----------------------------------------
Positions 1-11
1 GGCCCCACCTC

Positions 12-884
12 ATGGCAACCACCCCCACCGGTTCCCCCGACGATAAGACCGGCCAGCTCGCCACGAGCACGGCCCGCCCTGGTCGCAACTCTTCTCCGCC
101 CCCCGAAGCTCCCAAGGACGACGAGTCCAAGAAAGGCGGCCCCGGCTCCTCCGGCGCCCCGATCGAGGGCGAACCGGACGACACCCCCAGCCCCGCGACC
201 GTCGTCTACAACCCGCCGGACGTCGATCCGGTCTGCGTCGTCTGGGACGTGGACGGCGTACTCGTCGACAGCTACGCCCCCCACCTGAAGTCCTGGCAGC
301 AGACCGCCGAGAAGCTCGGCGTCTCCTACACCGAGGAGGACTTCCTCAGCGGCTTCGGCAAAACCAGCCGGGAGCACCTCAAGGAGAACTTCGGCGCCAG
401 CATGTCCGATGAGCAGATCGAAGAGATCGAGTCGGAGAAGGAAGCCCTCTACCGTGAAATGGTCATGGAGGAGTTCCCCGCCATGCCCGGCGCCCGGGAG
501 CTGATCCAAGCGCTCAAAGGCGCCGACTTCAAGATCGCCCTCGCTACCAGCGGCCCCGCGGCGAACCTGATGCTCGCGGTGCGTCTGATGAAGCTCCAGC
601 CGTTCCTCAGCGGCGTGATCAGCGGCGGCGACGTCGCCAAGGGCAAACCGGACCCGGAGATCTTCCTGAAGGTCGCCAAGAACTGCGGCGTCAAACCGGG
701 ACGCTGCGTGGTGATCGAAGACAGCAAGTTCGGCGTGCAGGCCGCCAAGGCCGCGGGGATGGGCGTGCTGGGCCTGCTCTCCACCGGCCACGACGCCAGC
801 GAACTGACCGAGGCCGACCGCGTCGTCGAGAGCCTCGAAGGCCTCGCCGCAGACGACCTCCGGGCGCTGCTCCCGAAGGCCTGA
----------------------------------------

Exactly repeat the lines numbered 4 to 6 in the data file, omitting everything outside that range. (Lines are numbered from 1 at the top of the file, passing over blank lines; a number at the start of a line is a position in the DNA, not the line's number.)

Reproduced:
12 ATGGCAACCACCCCCACCGGTTCCCCCGACGATAAGACCGGCCAGCTCGCCACGAGCACGGCCCGCCCTGGTCGCAACTCTTCTCCGCC
101 CCCCGAAGCTCCCAAGGACGACGAGTCCAAGAAAGGCGGCCCCGGCTCCTCCGGCGCCCCGATCGAGGGCGAACCGGACGACACCCCCAGCCCCGCGACC
201 GTCGTCTACAACCCGCCGGACGTCGATCCGGTCTGCGTCGTCTGGGACGTGGACGGCGTACTCGTCGACAGCTACGCCCCCCACCTGAAGTCCTGGCAGC